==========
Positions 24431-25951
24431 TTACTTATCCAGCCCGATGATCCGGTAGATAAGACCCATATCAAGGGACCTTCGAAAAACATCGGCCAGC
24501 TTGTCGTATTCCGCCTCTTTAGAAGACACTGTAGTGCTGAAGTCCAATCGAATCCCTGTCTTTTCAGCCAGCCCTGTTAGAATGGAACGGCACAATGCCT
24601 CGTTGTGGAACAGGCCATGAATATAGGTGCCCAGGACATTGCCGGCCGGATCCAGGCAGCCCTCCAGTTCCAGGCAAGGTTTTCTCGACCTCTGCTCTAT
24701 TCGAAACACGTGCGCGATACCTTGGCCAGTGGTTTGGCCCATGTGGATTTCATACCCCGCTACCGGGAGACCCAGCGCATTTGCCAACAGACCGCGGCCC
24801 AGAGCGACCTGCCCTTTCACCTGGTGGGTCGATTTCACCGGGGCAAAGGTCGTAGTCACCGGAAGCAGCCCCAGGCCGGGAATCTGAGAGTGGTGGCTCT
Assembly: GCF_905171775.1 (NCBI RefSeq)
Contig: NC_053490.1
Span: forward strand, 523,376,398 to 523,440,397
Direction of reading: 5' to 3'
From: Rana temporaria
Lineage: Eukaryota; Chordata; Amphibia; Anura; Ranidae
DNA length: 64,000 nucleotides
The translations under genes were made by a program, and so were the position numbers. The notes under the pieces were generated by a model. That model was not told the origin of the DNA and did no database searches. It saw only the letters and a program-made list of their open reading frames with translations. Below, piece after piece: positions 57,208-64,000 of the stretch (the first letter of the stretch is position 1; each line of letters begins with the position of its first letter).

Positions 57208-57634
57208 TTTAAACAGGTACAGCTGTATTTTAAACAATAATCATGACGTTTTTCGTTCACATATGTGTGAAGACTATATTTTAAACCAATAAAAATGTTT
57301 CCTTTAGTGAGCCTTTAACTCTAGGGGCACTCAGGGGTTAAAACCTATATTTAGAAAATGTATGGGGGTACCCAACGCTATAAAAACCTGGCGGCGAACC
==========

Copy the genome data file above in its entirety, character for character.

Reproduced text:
Positions 24431-25951
24431 TTACTTATCCAGCCCGATGATCCGGTAGATAAGACCCATATCAAGGGACCTTCGAAAAACATCGGCCAGC
24501 TTGTCGTATTCCGCCTCTTTAGAAGACACTGTAGTGCTGAAGTCCAATCGAATCCCTGTCTTTTCAGCCAGCCCTGTTAGAATGGAACGGCACAATGCCT
24601 CGTTGTGGAACAGGCCATGAATATAGGTGCCCAGGACATTGCCGGCCGGATCCAGGCAGCCCTCCAGTTCCAGGCAAGGTTTTCTCGACCTCTGCTCTAT
24701 TCGAAACACGTGCGCGATACCTTGGCCAGTGGTTTGGCCCATGTGGATTTCATACCCCGCTACCGGGAGACCCAGCGCATTTGCCAACAGACCGCGGCCC
24801 AGAGCGACCTGCCCTTTCACCTGGTGGGTCGATTTCACCGGGGCAAAGGTCGTAGTCACCGGAAGCAGCCCCAGGCCGGGAATCTGAGAGTGGTGGCTCT
Assembly: GCF_905171775.1 (NCBI RefSeq)
Contig: NC_053490.1
Span: forward strand, 523,376,398 to 523,440,397
Direction of reading: 5' to 3'
From: Rana temporaria
Lineage: Eukaryota; Chordata; Amphibia; Anura; Ranidae
DNA length: 64,000 nucleotides
The translations under genes were made by a program, and so were the position numbers. The notes under the pieces were generated by a model. That model was not told the origin of the DNA and did no database searches. It saw only the letters and a program-made list of their open reading frames with translations. Below, piece after piece: positions 57,208-64,000 of the stretch (the first letter of the stretch is position 1; each line of letters begins with the position of its first letter).

Positions 57208-57634
57208 TTTAAACAGGTACAGCTGTATTTTAAACAATAATCATGACGTTTTTCGTTCACATATGTGTGAAGACTATATTTTAAACCAATAAAAATGTTT
57301 CCTTTAGTGAGCCTTTAACTCTAGGGGCACTCAGGGGTTAAAACCTATATTTAGAAAATGTATGGGGGTACCCAACGCTATAAAAACCTGGCGGCGAACC